Chalk reef (Credit Rob Spray)
Three metre high arches of chalk tower up above the seabed, providing a home for attached sponges and red seaweeds, whilst shoaling horse mackerel fly through the water like silvery darts.
Located just 200 metres from the Norfolk Coast is the start of an exciting stretch of chalk reef, ranging from 0 – 20 metres in depth.
Located just 200 metres from the Norfolk coast is the start of an exciting stretch of chalk reef, ranging from 0 – 20 metres in depth. This unique reef comprises boulders, stacks and arches and is most likely to be Europe’s largest chalk reef. Alongside chalk, the seabed is composed of a mixture of rock, sediment, peat and clay.
Marine life is abundant here, including blue mussel beds, over 30 species of sea slug, harbour porpoises, grey and harbour seals, alongside occasional sightings of sunfish and basking sharks.
The chalk habitat here hosts large communities of crustaceans, burrowing piddocks, sea squirts, anemones and sponges; the purple sponge found here is a species new to science and was only discovered in 2011 by Dr Claire Goodwin. Shoaling fish are also a common sight and provide food for many seabirds, including common, little and Sandwich tern.
This recommended Marine Conservation Zone is under consideration for the second tranche of MCZs
Billed as the UK's great reef, Defra have indicated that this site is in the tranche 2 consultation. The full extent of this reef was only found in 2010 when divers mapped its 20-mile length. This makes it the longest in Europe, and possibly the world.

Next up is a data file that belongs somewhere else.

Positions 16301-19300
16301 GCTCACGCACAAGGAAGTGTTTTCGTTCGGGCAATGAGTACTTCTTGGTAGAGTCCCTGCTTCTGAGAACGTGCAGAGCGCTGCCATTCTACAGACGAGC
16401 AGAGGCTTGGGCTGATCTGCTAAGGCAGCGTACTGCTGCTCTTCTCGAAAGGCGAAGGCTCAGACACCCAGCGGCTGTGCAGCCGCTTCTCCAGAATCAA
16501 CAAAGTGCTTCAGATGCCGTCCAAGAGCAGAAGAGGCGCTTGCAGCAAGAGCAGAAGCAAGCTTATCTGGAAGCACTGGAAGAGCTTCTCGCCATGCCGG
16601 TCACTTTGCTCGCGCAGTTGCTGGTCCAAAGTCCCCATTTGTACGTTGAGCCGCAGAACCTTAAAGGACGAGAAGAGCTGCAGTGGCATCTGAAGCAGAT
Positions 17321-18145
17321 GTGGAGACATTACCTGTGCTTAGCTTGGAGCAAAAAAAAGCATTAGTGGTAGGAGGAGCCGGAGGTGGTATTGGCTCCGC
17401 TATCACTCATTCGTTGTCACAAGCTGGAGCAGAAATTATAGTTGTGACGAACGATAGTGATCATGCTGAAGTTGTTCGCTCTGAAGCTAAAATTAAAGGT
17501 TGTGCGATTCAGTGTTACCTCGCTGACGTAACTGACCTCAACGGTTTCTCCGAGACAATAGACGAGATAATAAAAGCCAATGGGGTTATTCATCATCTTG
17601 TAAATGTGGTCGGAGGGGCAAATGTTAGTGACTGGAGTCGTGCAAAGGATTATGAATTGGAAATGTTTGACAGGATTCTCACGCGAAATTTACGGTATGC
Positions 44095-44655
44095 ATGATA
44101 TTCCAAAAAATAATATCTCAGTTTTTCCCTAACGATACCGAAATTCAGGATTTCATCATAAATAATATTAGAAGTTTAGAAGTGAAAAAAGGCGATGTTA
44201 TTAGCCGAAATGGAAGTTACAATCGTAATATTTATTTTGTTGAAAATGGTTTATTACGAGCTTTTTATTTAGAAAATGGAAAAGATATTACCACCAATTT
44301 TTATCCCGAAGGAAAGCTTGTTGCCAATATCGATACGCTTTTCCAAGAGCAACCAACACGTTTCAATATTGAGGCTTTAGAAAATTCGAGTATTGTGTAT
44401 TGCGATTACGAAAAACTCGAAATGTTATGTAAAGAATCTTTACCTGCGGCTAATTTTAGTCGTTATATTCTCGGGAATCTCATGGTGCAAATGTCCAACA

The site is also important for fish spawning and provides a good foraging area for seabirds. The area was proposed for a number of features including its chalk reefs, thought to be the largest in Europe, which are encrusted by soft corals, anemones, sponges, starfish and brittlestars. These reefs also provide habitat and nursery areas for commercially important species such as lobsters, crabs, pouting and plaice. Hence, the area supports small-scale crab and lobster fisheries vital to the character and economy of the area. Impact assessments reveal that designating the area as an MCZ would have little or no economic cost to fishermen, oil, gas and wind farm operators.
We need you to help ensure that this site is designated. Show your support for this site by responding to the current consultation: www.wildlifetrusts.org/savemczs.
Contains UKHO Law of the Sea data. Crown copyright and database right and contains Ordnance Survey Data Crown copyright and database 2012
Other nearby MCZs